Fair Housing Best Practices for Avoiding Discrimination
As a property owner, you’re naturally cautious about who rents out your apartment; however, did you know that Fair Housing Laws means that you can’t give preferential treatment to one candidate over another? As the general manager for PropertyADVANTAGE, a San Diego-based residential property management company, I continuously need to remind property owners that they need to know and uphold Fair Housing regulations to avoid any unnecessary litigation or investigations. It is fairly easy to accidentally discriminate if you don’t know all the laws. Here are the basics you should know.
An Overview of Federal Fair Housing Laws
Federal fair housing laws require that individuals of the same income level in the same housing market have fair and equal access to a variety of housing options regardless of their race, color, religion, sex, handicap, familial status, or national origin. These rules are typically supplemented by state laws. For instance, California law extends protections to include ancestry, marital status, age, source of income, medical condition or sexual orientation. Check with your local state regulations to find out if there are additions to the federal inclusions.
At this point, you’re probably thinking to yourself that there is no possible way you could be practicing discrimination in your tenant search. But, you may be surprised.
According to an annual report compiled by the U.S. Department of Housing and Urban Development, there were 8,368 fair housing complaints filed in 2013 regarding discrimination. Even if the charge is baseless, a frivolous lawsuit could cost you thousands of dollars to clear.
Basic Practices for Fair Housing
It is better to know the law and adopt new assurances in your tenant screenings to avoid discrimination altogether. There are several basic practices you should follow to comply with Fair Housing and avoid discrimination:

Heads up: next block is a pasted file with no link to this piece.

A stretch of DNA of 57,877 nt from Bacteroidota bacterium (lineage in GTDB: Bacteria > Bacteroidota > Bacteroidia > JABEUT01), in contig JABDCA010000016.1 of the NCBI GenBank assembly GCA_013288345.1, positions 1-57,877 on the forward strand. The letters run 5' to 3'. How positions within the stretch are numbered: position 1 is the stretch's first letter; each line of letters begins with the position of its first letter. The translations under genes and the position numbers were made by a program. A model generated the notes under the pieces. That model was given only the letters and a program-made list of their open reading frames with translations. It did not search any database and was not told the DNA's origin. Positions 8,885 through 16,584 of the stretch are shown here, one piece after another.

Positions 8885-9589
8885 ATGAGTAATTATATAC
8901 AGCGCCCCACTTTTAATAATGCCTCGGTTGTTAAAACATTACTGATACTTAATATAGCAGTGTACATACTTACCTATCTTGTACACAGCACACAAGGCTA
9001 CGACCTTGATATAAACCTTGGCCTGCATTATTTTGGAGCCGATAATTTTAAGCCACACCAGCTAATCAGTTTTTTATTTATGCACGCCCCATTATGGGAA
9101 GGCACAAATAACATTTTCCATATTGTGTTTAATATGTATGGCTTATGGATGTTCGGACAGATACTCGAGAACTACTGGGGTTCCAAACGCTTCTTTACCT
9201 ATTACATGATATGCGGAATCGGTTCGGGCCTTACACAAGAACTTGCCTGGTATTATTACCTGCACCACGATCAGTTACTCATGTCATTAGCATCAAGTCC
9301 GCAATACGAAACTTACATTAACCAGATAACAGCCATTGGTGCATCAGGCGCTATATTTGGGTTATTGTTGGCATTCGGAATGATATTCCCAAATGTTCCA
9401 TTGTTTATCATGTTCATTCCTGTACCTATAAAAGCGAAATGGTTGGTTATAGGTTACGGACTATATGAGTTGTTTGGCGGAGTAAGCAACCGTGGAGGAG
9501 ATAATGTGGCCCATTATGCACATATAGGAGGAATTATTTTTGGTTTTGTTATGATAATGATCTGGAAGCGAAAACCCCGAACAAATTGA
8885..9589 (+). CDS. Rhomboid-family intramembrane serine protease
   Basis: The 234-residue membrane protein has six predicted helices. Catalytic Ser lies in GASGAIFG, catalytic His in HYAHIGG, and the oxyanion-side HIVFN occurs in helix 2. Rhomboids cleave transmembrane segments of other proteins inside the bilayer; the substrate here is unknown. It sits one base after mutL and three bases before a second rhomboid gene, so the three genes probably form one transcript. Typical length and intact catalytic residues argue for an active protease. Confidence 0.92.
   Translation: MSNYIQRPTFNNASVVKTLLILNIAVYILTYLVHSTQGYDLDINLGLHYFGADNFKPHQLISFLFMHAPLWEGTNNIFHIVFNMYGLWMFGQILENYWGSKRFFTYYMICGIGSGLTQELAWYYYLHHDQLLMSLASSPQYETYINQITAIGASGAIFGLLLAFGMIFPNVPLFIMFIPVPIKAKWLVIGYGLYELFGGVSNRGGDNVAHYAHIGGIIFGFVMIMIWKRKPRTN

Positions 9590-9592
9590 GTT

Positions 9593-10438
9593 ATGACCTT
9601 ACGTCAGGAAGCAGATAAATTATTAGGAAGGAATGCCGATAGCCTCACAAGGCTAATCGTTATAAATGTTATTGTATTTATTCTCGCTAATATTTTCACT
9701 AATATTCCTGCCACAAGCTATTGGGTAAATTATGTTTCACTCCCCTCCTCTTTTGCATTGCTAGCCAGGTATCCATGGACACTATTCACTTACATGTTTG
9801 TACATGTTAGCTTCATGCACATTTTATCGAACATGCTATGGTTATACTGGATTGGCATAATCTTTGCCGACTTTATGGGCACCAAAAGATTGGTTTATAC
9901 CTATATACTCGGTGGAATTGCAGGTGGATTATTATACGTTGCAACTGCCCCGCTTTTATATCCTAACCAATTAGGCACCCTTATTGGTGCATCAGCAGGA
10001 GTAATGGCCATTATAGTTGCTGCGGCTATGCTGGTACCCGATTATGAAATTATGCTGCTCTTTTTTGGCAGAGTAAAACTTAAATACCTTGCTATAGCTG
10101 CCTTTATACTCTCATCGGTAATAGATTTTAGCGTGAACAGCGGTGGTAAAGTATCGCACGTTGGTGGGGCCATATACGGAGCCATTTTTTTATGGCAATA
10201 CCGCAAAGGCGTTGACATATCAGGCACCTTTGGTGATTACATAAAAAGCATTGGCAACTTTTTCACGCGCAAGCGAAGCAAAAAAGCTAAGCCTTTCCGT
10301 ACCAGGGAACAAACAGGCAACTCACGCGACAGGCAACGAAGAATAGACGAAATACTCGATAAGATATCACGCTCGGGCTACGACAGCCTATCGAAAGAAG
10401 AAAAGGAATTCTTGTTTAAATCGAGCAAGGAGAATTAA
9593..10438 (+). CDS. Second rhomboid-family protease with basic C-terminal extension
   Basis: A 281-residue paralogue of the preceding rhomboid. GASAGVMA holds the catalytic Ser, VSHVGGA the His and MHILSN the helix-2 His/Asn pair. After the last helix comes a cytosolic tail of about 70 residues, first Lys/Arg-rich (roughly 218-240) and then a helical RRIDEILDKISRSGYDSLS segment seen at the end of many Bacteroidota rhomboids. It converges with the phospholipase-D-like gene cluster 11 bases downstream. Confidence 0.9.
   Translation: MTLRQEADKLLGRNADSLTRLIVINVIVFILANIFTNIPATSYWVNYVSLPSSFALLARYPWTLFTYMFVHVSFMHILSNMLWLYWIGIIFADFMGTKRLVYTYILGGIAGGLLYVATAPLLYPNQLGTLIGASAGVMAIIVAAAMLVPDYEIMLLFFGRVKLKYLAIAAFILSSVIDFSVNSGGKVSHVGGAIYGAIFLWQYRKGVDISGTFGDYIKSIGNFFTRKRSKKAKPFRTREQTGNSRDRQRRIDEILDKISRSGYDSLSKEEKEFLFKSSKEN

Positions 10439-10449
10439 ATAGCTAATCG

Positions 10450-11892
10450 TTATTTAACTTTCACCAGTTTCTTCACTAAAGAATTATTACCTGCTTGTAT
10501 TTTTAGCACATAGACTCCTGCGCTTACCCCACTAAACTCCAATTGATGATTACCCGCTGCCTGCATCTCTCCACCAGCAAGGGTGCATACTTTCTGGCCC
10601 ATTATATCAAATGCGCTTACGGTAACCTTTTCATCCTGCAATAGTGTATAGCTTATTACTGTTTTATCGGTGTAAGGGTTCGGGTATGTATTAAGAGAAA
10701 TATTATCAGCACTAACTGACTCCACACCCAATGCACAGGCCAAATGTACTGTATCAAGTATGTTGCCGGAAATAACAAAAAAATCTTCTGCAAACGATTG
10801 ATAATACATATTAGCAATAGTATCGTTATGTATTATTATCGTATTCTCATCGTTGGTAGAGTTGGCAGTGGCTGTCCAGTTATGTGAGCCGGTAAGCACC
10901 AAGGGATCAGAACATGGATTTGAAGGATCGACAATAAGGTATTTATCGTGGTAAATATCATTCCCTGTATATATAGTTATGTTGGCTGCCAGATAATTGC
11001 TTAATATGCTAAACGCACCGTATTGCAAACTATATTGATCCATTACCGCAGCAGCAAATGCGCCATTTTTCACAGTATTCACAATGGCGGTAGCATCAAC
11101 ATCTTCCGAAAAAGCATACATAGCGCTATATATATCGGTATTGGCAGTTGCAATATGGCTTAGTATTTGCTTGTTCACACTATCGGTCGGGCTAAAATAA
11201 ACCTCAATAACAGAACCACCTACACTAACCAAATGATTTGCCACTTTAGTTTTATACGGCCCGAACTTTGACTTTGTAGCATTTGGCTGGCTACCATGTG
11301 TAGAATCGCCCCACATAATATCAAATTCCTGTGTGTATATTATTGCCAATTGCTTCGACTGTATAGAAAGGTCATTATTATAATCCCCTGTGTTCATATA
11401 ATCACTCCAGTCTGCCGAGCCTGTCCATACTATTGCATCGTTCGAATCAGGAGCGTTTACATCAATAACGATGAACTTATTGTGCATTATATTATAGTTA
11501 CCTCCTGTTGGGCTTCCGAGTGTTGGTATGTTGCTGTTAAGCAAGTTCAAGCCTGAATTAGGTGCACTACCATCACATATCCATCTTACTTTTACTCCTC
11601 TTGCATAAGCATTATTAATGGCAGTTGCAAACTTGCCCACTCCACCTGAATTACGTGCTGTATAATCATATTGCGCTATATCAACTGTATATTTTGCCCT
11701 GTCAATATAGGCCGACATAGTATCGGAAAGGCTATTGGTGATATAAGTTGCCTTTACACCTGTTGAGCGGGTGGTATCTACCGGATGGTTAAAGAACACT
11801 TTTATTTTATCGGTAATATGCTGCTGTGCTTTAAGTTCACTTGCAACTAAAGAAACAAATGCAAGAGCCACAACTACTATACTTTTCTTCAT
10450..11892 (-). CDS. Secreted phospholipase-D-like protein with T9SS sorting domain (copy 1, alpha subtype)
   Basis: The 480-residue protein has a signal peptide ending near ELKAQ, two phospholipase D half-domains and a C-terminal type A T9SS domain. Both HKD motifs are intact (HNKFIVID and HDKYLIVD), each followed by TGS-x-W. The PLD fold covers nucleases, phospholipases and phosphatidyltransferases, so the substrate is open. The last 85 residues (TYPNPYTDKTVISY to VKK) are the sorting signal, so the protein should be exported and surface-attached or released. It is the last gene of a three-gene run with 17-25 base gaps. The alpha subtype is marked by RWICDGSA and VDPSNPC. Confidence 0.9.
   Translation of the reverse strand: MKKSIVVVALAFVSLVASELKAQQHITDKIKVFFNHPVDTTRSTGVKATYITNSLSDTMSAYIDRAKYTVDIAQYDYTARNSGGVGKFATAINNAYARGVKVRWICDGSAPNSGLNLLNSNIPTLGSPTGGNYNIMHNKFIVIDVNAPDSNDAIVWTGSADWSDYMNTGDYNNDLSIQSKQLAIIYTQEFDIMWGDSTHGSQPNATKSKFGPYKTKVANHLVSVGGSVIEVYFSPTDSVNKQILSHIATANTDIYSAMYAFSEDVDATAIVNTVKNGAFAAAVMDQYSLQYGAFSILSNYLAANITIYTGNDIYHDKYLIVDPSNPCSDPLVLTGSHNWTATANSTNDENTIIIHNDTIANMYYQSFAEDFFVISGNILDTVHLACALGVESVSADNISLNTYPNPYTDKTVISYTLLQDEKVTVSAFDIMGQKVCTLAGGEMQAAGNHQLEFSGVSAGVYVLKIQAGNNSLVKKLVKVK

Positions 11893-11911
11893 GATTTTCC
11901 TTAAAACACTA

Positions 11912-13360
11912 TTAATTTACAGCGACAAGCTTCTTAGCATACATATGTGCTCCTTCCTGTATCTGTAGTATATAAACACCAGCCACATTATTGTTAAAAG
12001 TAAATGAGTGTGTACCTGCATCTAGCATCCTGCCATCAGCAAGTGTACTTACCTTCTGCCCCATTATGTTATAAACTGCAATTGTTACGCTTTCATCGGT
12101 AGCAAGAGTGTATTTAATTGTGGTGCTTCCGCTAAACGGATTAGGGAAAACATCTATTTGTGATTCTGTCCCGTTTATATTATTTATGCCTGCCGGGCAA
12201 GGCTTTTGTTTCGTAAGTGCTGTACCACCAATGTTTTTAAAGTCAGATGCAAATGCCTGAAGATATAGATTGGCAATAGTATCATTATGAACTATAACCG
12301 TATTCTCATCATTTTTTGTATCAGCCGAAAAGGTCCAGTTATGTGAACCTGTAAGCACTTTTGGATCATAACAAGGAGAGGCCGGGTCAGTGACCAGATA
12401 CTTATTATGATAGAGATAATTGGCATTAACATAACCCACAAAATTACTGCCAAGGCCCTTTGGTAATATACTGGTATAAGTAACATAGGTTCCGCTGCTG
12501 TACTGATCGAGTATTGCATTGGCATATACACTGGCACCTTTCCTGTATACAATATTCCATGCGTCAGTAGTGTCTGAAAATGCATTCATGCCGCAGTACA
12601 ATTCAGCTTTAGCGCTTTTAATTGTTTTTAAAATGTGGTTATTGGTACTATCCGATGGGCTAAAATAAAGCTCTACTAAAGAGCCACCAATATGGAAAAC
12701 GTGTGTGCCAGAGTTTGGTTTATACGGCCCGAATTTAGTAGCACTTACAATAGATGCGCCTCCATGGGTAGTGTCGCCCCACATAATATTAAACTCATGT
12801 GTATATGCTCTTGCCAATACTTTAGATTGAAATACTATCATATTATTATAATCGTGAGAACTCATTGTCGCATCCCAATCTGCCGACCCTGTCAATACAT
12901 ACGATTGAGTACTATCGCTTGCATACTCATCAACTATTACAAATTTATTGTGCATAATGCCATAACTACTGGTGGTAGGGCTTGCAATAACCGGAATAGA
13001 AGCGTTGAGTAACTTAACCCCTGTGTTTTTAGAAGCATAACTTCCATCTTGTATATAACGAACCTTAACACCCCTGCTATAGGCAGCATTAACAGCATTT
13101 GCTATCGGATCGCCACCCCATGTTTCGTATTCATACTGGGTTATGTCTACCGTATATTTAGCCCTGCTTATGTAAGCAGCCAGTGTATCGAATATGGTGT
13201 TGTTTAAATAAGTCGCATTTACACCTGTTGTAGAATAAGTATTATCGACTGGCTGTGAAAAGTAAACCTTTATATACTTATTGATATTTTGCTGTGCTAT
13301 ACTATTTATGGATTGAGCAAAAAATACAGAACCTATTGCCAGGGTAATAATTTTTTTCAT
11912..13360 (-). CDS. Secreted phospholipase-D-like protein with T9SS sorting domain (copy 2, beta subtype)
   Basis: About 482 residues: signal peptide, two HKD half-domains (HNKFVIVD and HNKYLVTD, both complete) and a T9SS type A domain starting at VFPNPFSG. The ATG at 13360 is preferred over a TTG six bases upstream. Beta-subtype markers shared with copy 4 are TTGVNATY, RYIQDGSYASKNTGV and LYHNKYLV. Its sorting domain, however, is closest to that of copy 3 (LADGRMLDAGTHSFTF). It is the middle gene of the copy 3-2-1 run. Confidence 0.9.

- Neutral and Consistent Evaluations: Establish neutral policies that you apply to all potential residents. Everyone must have the same opportunity to lease your property. For example, background checks and credit checks must be done for all applicants, not just a few. Likewise, any rebates or specials must be available to every applicant. One of the best ways to avoid discrimination is by having a screening process that you follow for every single applicant, including the exact questions you ask during the interview. You also cannot give information to some people and not others, so be sure that every applicant is receiving the same treatment. Any deviations could be seen as discrimination.
- Provide All Choices: Along the lines of giving the same information to everyone, be careful about narrowing options for people. Let them tell you what they want and provide them a list of all available choices. For instance, don’t eliminate a particular unit because someone is disabled or has a family, let them tell you their criteria. Making those kinds of judgment calls can be seen as discriminatory and can get you in a lot of trouble.
- Neutral Advertising: You probably noticed that neutrality is the key. Advertising can discuss the amenities, size, the number of units and other factors, but it should not describe the “type” of person who can rent. For instance, you may think that your apartment is great for a family, or maybe it’s better for a bachelor. In any case, don’t mention it. Allow prospective tenants to decide for themselves. Note also that advertising is broadly construed to include any statement that promotes the property, from newspaper classifieds and online listings to verbal statements.